fish oil you would have to add to equal what is in the n/d diet is huge
- nearly 3% of the entire diet.


According to the Hill's website, the N/D has 1.35 gm of omega-3 / 100 cal.
My dog eats about 1500 cal/day, that works out to 20 gm omega-3/day, or
27 gm of fish oil/day. I've been giving him 20 gm of fish oil/day, so
that's close - and flax to make up the rest of the fat.

The other problem is that it is not
just the addition of Omega 3's but the removal of Omega 6's which
increase tumor mets.


According to that paper I posted, adding flax decreases the concentration
of a lot of omega-6 fats in the blood.

Protein is only an issue in renal
failure because it beings with it the phosphorus which is the primary
problem.


Protein raises the BUN and the creatinine somewhat, and makes him feel
bad. He stopped shaking on a low-protein diet, for example. I've heard
they can start vomiting, lose their appetite, lose energy with a high BUN.
High protein is bad for him all by itself. Egg whites have very little
phosphorus, but they still raised his BUN much too much. No way he can
eat N/D.

You might want to contact Dr. Rebecca Remillard, she is a
boarded veterinary nutritionist and can create a diet specific to your
needs. You should be able to find her on Google.


Prescription Diet n/d contains 38% protein, 0.62% phosphorus or 116
mgs/100kcals


29% protein, it looks like. Their web site says 7 gms protein/100 kcal,
4.15 cal/gram in protein.

Laura
  #4  
Old December 9th 05, 12:02 PM posted to rec.pets.dogs.health,alt.med.veterinary
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Default flax and cancer


"Steve Crane" wrote in message
oups.com...
The other problem is that it is not
just the addition of Omega 3's but the removal of Omega 6's which
increase tumor mets.


...........Omegas are processed by the same metabolic pathway. If you up the
omega 3s, it is used preferentially, thus some omega 6s don't get used.

buglady
take out the dog before replying


  #5  
Old December 9th 05, 12:30 PM posted to rec.pets.dogs.health,alt.med.veterinary
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Default flax and cancer

http://www.healingdaily.com/detoxifi...t/flaxseed.htm

Regards

  #6  
Old December 9th 05, 12:40 PM posted to rec.pets.dogs.health,alt.med.veterinary
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Default flax and cancer

Adding flax reduces the level of arachidonic acid in the blood in dogs,
also. Arachidonic acid seems to promote cancer. Dogs and people make
it from omega-6 fats in the diet, and also arachidonic acid is in some
foods. I don't know if there are studies that directly relate consuming a
lot of arachidonic acid to making cancer worse.

So, reducing the arachidonic acid in a dog's blood may be a good effect of
flax.

Laura
  #7  
Old December 10th 05, 01:19 AM posted to rec.pets.dogs.health,alt.med.veterinary
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Default flax and cancer


Lacustral wrote:
Steve Crane ) wrote:
According to the Hill's website, the N/D has 1.35 gm of omega-3 / 100 cal.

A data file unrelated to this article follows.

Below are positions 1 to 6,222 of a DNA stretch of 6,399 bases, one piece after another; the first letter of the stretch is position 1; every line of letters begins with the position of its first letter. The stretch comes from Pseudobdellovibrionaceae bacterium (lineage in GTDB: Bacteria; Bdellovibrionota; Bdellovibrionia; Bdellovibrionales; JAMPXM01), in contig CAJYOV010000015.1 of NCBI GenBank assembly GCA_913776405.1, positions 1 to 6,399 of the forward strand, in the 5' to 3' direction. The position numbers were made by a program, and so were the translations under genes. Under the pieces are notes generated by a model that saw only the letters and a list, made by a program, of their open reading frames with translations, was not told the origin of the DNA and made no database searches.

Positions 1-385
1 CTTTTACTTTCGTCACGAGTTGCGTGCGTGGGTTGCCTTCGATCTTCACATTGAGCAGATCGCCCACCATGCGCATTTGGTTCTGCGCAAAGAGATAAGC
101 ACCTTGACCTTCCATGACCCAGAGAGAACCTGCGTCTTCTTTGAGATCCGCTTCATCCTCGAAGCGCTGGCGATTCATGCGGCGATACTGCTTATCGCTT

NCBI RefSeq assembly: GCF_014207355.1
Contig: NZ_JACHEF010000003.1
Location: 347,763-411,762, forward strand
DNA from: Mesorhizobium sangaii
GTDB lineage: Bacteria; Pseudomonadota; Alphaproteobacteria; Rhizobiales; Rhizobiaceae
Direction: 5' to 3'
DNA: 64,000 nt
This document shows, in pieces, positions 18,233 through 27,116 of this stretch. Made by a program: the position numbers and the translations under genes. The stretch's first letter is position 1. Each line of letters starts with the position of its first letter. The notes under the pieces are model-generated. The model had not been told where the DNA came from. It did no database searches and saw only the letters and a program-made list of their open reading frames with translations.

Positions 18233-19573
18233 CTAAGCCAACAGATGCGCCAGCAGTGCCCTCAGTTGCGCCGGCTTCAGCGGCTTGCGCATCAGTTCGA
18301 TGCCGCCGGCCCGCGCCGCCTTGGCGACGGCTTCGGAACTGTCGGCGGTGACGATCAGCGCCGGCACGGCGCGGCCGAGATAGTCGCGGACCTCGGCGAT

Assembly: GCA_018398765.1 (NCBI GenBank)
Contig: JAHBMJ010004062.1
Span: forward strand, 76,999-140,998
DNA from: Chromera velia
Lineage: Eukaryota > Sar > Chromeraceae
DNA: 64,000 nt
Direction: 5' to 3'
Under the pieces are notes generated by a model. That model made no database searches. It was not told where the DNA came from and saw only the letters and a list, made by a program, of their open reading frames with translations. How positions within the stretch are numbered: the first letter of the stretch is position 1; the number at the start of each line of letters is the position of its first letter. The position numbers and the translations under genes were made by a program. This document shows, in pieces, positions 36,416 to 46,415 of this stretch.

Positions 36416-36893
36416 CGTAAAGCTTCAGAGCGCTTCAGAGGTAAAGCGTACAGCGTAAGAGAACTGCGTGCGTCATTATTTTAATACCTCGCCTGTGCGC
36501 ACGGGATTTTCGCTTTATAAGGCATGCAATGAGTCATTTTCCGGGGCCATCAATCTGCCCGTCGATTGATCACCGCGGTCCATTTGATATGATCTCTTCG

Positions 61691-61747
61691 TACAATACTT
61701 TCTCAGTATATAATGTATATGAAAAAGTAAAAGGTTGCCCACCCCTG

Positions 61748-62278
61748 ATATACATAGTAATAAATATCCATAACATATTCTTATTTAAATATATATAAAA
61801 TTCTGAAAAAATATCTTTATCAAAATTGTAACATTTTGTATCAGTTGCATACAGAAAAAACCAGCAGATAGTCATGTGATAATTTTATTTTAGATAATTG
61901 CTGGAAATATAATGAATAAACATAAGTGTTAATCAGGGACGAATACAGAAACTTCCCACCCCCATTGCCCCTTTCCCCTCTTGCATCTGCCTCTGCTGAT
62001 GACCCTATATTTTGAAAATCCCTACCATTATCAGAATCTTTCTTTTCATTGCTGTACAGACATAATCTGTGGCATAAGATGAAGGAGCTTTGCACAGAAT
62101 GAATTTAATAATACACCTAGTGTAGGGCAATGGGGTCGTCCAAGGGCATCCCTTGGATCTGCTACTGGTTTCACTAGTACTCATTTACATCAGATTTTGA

My dog eats about 1500 cal/day, that works out to 20 gm omega-3/day, or
27 gm of fish oil/day. I've been giving him 20 gm of fish oil/day, so
that's close - and flax to make up the rest of the fat.


Yes that is close. You're giving far more than most people who attempt
to do this. Most assume that adding a couple capsules will fix the
problem.


The other problem is that it is not
just the addition of Omega 3's but the removal of Omega 6's which
increase tumor mets.


According to that paper I posted, adding flax decreases the concentration
of a lot of omega-6 fats in the blood.



I'm not aware of flax seed "removing" Omega 6's, while it's true they
can "dilute" the ratio, if the total number of N6's are present, you
really can't get them out, regardless of adding flax seed. In
Prescription Diet n/d the ratio of N6:N3 is a critical factor. n/d
maintains an inverse ratio - one of only two foods in the world that do
that. A normal N6:N3 ratio might be 10-20:1 whereas n/d has a ratio of
0.3:1 less than 1:1. (The other food that does this is Prescription
Diet j/d for osteoarthritis)

You might want to contact Dr. Rebecca Remillard, she is a
boarded veterinary nutritionist and can create a diet specific to your
needs. You should be able to find her on Google.



Best of luck - you have a very tough situation and unfortunately there
isn't a commercial food that will work right for you. I left the blurb
in on Dr. Remillard, as I think she would be very helpful. I don't
think she charges a huge fee, but I don't know what it is.

  #8  
Old December 10th 05, 01:03 PM posted to rec.pets.dogs.health,alt.med.veterinary
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Default flax and cancer

Steve Crane ) wrote:

I'm not aware of flax seed "removing" Omega 6's


That's what they did according to the research study I posted. They fed
dogs flax and measured the concentration of various omega-6 fats in their
blood, after various times on the diet. One omega-6 fat did go up, but
one of the really important pro-inflammatory and pro-cancer fats,
arachidonic acid, went down on the flax-supplemented diet - as well as
some other omega-6 fats.

Linoleic and linolenic acid - omega-6 and omega-3 fats - are supposed to
compete for the desaturase enzymes. So if you eat more linolenic acid,
linoleic acid is less converted into arachidonic acid.

Anyway I'm feeding him large amounts of flax oil, together with all the
fish oil. The flax has about a 3-4 to 1 omega-3 to omega-6 ratio. I
don't know if I'm overloading him on polyunsaturated fat with all the
flax.

Laura